Advice needed - teaching youngster leg aids

GinaGem

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Hi ya everyone,

My sister and I have just bought a 4 year old cob (see pics in picture gallery). He has been sat on but has had no training beyond that. I got on him for the first time last night and he was excellent however i attempted a small leg aid to ask him to walk on (as well as using my voice and allowing with my hand) and he didn't move a muscle. Clearly he has never been given leg aids and so i'm just wondering what you all think would be the best way to introduce this? He lunges pretty well so i had considered riding while on the lunge to coordinate my leg and voice with the lunge whip but i'm not sure if this is too much, too soon. We've had him just under a week and so he is not fit.

Thanks. xxx
 

H-J

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You need to lunge him, he should have already done some lunging really and should be very used to all voice commands, e.g stand, walk, trot, canter etc, you need to get him used to these befofre you can apply them whilst being ridden. You then use a small leg aid and use your voice for all these commands, you may look a little stupid at 1st, I felt it when I was breaking my horse I kept talking to him all the time and kept saying walk on walk on and trot on trot on, they then slowly learn your leg aids.

It will take time, you wont be able to get on in a few days and have him trotting and cantering off your leg! Good luck
 

GinaGem

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He already knows the voice aids on the lunge in walk and trot as well as in hand but he didn't react with me on top using the same voice aid. prob just need to give him some more time then. xxx
 

H-J

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I would just keep lunging him and keep re-iterating the voice aids, and slowly introducing them whilst being ridden.

Try somebody leading you in walk whilst you are using a bit of leg and telling him to walk on.
 

pocket

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When I've broken mine in, I've had someone lead in hand. So when you require the horse to walk on, you apply the aids as you would normally, use voice commands and the person on the ground will give a lead etc.

Carry on lunging as when you require to trot, this is as previously stated best done on the lunge.

Once confident in walk and trot, I have found the best place to ask for canter is out hacking as you are able to get natural impulsion, plus, I have touch wood been lucky and had good horses that I can hack sensibly as youngsters.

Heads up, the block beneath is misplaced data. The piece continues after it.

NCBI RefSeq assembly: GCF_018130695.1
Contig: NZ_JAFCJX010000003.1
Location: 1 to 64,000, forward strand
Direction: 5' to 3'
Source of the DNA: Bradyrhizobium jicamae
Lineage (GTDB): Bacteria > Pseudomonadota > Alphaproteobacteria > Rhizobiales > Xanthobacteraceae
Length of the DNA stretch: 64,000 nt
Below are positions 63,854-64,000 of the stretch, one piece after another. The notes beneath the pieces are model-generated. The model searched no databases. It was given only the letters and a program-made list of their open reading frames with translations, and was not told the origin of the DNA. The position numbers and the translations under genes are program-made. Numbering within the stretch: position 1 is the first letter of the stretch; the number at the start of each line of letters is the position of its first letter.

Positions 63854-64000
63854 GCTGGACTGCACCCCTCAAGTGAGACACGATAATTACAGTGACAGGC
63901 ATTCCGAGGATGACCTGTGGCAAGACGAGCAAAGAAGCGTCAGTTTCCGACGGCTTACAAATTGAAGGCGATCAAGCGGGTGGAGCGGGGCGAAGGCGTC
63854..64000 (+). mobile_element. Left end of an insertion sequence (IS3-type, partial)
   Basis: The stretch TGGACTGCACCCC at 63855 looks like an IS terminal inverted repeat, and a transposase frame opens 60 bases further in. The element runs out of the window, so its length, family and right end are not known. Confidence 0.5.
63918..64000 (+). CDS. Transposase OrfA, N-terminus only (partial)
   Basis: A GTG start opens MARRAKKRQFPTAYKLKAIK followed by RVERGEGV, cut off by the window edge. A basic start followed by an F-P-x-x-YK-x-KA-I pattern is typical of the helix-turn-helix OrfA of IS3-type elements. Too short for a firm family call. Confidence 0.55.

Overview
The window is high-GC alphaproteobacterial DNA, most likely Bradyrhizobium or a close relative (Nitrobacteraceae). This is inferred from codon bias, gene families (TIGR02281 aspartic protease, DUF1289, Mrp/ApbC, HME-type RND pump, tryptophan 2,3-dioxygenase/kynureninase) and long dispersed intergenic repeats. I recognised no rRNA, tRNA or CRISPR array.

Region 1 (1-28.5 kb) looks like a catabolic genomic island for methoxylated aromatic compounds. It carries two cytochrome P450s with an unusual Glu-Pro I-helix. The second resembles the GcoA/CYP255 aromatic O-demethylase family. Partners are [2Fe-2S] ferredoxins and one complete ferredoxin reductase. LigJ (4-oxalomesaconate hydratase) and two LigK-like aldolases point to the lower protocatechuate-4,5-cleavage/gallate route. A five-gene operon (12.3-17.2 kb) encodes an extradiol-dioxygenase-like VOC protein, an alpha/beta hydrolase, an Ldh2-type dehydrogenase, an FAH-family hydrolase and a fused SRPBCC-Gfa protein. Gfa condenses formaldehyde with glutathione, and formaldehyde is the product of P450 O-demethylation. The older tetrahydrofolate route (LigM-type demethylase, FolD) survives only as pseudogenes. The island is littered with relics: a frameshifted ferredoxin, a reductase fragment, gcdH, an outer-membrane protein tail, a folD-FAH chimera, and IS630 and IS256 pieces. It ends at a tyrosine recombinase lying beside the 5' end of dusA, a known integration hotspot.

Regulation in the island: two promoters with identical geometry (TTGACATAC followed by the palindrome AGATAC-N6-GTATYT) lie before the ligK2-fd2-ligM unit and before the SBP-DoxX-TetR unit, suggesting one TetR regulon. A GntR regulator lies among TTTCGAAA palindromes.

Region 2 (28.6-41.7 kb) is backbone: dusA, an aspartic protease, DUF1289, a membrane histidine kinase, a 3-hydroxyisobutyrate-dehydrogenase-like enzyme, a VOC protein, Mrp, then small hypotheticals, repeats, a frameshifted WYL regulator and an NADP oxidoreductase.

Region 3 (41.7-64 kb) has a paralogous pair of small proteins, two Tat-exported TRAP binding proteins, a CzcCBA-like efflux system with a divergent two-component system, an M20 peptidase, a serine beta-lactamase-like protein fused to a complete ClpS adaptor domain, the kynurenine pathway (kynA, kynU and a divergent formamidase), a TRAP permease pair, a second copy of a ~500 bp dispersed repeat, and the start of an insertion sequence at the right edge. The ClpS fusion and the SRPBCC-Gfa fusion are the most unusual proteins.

I am also a great believer of getting <u>a good instructor</u> if this your first attempt at bringing on a young horse.

Its a great and rewarding challenge, good luck
 

Sal_E

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You ideally need someone on the ground to help you - just whilst he's learning what you're wanting of him - i.e. to lead you as you are asking. Do keep up with the voice work!

As well as the instructor, you may also find a couple of good books on breaking youngsters will be useful - there's plenty of things that will come up over the coming months that would be nice to read up on...
 

Lynz25

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With my youngster he does not really understand leg aids fully either. What I've been doing over the last couple of months is long reining (horse teething and started rearing etc due to the pain). I personally found long reining better than lunging him - after the initial problems of kicking at the lines and rearing - luckily my instructor was on the other end of that one!!! He now responds really well to voice aids but I backed up the long reins with practicing telling him to stand, walk on etc when just on a headcollar. Also when feeding started to tell him to step backwards before he got it. Rode him for the first time last night in months (about 5 to be presise) was really good listening to the voice aids and then gently encouraging with the legs. Personally I'd do lots of work on voice commands and build this up then with leg aids when riding.
 

GinaGem

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Thanks everyone. It's sounds like i'm heading along the right lines. We're doing lots of lunging, especially concentrating on transitions although haven't progressed to canter yet as i don't think he's ready or balanced enough. When i first got on my sister lead him and this worked very well. We've also been walking in hand to teach voice aids and manners. I helped with a few youngsters before but they have always been the more forward type so the leg aid teaching came to them much more naturally. Can't wait to hack him but i need to know i can ask him to move on or stop first as we have very narrow country lanes here and so you have to stand in passing places for cars to go by. Long reining is a good idea, unfortunately i don't have much experience of it but i do want lessons. My instructor comes twice a week so i get lots of help! xxx
 
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